Javizy wrote: I doubt there’s been any such research. Who on Earth would fund studies into kefir as a candidiasis treatment in humans? There are a couple of scraps on PubMed to suggest anti-C. albicans properties .
Brown sugar promoted the greatest antimicrobial activities, producing inhibition halos corresponding to 35 … mm for Candida albicans … Different carbon source concentrations and the time of fermentation influenced the size of the inhibition halos of the pathogenic microorganisms.
Kefir and its insoluble polysaccharide, kefiran, were both tested for antimicrobial and cicatrizing activities against several bacterial species and Candida albicans … Both kefir and kefiran showed some activity against all organisms tested
If kefir is capable of supporting indigenous bacteria and lowering colon pH, then “die-off” is a potential possibility, even if it’s just endotoxin from other pathogens. There are a bunch of confounders though, like the lactose, casein and yeast that you mentioned, and the endotoxin and lactate from the kefir microbes themselves.
Kefir has also been shown to lower cholesterol, and unlike other infectious microbes, high cholesterol is something that increases candida’s pathogenicity. The fat soluble vitamins, minerals and components like lactoferrin that naturally occur in the milk, as well as the additional nutrients like vitamin K2 produced by the LAB, have their own health benefits. People on crazy candida diets don’t tend to consume any other source of dairy or nutritiously-dense food in general, so I don’t think it’s a good idea to encourage further exclusion unless absolutely necessary (dairy allergy, endotoxin sensitivity etc).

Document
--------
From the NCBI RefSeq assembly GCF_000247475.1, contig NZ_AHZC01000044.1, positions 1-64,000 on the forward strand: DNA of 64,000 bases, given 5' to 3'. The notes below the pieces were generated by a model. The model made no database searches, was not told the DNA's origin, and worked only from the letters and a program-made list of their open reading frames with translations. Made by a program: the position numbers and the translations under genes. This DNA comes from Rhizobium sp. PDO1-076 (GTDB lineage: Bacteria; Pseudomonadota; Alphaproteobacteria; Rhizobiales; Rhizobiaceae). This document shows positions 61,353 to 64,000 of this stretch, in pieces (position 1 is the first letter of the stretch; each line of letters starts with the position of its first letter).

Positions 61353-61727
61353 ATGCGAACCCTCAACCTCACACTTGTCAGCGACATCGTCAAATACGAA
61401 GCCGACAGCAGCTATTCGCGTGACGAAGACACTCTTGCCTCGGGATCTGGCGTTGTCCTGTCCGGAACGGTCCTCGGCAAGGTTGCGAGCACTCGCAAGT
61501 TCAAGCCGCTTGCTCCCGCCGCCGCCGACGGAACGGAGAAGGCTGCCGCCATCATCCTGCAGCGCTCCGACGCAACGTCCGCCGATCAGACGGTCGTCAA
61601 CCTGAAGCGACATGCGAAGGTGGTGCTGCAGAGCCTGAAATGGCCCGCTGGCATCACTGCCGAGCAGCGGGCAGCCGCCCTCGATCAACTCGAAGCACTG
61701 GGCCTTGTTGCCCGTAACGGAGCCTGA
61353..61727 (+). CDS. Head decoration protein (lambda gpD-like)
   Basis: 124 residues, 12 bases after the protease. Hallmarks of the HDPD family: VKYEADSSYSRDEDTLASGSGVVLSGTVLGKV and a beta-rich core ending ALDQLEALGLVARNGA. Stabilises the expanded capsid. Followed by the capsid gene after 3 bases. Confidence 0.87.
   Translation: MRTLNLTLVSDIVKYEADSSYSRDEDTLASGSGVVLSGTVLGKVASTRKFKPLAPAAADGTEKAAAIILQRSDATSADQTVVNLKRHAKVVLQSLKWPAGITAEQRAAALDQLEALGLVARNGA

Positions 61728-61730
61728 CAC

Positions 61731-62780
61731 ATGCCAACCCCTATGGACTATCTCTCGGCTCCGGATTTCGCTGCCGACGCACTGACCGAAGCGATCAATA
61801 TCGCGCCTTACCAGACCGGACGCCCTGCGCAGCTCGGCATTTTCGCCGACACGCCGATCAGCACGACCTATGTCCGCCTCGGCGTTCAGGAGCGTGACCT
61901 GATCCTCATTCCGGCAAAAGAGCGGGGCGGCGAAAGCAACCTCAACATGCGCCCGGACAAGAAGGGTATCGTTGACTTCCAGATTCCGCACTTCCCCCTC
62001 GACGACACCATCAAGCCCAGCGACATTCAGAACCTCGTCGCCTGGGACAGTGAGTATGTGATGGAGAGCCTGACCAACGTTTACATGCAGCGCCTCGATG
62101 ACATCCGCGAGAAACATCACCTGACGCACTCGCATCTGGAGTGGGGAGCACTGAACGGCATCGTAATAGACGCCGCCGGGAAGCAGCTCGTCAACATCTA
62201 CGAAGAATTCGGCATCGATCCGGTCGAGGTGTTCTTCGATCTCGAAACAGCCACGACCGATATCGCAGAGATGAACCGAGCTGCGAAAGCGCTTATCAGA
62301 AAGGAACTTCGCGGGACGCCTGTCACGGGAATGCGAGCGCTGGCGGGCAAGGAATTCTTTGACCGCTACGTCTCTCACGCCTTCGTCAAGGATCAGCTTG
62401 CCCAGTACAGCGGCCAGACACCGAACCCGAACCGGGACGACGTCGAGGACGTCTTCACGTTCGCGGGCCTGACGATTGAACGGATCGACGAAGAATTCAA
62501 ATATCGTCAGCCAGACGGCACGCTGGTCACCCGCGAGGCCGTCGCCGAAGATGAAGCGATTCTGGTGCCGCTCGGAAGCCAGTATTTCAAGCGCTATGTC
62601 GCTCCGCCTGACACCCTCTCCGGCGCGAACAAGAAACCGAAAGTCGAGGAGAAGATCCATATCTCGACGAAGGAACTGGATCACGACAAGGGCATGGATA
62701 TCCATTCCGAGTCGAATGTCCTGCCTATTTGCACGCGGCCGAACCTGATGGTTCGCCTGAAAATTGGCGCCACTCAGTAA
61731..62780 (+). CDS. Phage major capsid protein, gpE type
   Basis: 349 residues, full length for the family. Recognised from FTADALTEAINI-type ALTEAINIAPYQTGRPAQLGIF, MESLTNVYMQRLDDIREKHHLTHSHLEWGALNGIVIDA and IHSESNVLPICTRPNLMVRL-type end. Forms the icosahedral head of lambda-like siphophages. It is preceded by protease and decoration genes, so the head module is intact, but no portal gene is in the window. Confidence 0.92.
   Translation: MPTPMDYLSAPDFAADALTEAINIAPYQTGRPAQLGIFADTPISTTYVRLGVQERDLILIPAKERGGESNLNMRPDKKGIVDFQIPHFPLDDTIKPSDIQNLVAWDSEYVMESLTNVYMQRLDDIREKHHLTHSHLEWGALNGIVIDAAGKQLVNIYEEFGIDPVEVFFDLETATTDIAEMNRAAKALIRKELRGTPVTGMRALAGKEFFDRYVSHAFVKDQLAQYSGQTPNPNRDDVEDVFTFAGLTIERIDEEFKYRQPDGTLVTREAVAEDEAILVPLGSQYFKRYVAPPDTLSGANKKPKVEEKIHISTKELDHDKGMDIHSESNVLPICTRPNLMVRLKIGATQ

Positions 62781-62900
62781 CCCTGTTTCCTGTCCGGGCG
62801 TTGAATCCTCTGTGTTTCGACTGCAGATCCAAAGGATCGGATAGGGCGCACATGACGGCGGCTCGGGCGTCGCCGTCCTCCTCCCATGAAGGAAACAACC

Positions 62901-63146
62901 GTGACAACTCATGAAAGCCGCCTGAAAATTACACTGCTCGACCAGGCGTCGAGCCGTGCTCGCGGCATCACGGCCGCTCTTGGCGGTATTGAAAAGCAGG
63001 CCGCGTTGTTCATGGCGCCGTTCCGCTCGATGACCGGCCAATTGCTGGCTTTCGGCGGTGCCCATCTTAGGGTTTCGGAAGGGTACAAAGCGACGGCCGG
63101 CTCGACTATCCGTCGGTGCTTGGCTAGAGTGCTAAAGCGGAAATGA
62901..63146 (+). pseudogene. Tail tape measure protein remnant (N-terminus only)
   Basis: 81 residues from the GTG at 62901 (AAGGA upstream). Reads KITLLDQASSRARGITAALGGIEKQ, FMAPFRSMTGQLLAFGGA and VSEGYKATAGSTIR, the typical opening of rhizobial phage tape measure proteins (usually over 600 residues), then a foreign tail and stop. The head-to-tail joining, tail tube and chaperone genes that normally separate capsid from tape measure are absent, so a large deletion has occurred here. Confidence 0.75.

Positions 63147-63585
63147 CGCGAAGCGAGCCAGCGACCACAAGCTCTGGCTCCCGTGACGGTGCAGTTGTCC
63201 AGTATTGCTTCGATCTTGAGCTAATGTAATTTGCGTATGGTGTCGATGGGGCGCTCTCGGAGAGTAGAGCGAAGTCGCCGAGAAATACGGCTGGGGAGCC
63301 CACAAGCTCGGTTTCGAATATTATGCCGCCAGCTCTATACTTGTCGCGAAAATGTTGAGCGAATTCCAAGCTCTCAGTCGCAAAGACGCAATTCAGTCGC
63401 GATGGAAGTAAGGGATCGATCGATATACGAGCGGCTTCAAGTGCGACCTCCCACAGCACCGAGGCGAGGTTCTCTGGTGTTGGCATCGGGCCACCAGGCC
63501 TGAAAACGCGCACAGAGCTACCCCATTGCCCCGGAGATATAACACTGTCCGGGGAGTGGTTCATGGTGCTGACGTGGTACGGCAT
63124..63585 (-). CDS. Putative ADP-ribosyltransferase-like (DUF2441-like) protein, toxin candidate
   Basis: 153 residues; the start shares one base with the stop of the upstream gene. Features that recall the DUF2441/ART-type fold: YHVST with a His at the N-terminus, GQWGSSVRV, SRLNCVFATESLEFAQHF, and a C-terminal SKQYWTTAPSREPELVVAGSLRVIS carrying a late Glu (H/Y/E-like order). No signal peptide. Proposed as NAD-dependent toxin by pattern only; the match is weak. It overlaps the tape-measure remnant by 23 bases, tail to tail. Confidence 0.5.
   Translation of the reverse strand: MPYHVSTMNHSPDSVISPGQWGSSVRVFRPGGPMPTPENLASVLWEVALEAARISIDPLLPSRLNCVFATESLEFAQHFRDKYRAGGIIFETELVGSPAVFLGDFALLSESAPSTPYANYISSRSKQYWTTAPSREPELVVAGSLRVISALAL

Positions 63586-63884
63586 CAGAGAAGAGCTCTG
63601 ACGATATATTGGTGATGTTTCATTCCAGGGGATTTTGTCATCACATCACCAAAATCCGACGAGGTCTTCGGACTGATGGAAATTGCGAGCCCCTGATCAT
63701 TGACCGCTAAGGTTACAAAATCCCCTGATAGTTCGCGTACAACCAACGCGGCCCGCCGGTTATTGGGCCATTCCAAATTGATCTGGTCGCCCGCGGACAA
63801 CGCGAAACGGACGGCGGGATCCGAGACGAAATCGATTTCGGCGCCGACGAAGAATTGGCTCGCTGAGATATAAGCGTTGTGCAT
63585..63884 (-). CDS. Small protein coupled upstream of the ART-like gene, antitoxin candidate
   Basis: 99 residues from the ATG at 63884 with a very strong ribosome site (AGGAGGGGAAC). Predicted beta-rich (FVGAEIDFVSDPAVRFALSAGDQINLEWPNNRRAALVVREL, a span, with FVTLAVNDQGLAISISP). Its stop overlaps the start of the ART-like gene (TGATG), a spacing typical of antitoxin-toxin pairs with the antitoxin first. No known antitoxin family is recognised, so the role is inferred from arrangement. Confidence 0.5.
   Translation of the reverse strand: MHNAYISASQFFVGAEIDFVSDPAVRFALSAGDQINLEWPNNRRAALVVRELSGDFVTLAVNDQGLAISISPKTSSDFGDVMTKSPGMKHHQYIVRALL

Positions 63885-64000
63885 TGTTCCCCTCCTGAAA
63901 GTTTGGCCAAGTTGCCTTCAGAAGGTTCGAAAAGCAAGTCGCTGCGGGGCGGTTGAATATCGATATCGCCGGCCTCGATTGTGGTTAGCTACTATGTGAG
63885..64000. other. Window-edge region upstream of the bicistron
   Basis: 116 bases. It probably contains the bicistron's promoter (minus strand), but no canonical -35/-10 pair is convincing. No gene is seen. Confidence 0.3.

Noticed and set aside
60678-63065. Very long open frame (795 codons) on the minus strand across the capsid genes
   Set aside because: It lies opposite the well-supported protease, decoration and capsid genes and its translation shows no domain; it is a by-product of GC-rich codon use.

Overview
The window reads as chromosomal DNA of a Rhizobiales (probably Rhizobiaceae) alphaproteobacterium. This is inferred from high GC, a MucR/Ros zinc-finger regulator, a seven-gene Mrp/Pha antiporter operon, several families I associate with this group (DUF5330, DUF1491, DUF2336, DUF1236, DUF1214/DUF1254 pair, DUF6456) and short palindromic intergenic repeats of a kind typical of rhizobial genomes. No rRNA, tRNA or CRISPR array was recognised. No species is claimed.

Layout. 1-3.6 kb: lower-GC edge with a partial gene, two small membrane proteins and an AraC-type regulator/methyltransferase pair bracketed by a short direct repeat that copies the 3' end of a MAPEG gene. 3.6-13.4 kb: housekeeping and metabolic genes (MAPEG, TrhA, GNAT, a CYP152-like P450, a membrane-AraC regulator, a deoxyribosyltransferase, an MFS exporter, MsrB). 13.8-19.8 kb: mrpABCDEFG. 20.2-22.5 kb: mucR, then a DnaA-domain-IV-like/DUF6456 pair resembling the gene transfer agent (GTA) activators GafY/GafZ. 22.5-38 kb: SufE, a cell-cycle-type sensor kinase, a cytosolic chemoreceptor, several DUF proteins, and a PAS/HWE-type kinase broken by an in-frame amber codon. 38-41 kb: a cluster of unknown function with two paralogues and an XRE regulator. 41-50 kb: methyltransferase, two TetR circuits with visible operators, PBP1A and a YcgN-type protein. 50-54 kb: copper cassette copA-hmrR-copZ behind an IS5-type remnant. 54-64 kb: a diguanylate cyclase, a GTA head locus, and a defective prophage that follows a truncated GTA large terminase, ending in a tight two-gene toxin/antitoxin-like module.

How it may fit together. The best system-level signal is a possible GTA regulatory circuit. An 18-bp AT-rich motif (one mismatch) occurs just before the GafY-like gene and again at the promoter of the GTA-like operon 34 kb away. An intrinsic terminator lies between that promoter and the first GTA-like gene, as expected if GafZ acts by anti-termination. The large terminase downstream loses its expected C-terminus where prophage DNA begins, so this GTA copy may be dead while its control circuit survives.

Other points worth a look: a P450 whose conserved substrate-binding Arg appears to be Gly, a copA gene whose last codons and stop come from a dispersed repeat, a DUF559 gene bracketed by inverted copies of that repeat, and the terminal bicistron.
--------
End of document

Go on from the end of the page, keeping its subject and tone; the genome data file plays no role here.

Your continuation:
Native friendly bacteria don’t cause die-off either. The relationship candida has with our bacteria in the colon is “competition for space” Bacteria in the colon don’t kill candida. You can not live with a killer in the same room. A caw can not live with a lion in the same room. Candida and bacteria are neighbors. They share the same house but different rooms. If the house has 6 rooms, bacteria may live in 5 of them, and candida in 1. Now comes the problem, many things disturb our colonic flora such as drinking chlorinate water for years and mainly taking antibiotics. When this happen, bacteria leaves one of those rooms empty. Then, candida that is an opportunistic expert take the room. Now, bacteria can not come back to there at least you pull out candida with antifungals.
This is more or less the analogy that we need to apply. It is a balance between the yeast and bacteria competing for space and domination. If you are there, I can not be there, but I can not pull you out one time you gained the room.
Bacteria present in Kefir don’t have antifungal activity. It is impossible there be around 15 or 20 yeast species living with them in the same matrix (niche)
My view about Kefir is that it is a healthy nutritional drink that contains several bacterial cultures that help to recreate a friendly bacterial environment in the intestines that may help to your native flora to dominate.
The negative part for candida sufferers is the Lactose, Casin, and the Yeast present.
If you don’t react to casein, lactose, and yeast, you can drink it considering that you have to ferment your own kefir at home for enough time to allow the culture to consume most of the Lactose. It is impossible to know when this happen, if so. I wrote to Lifeway Kefir makers asking if they can proof their product is Lactose free.
The answer was that they can not list Kefir as a lactose free but as 99% lactose free because there always be some lactose remaining.
At home, giving the culture more time, the risk is probably less. Anyway, it is impossible to keep candida without a grain of food. Some small amount of lactose may don’t ruin the treatment.
Probably the benefits overcome the negative part. What people should realize is Kefir isn’t an antifungal by any meaning, at least one of the YEAST species present has magical anticandida properties. I doubt that.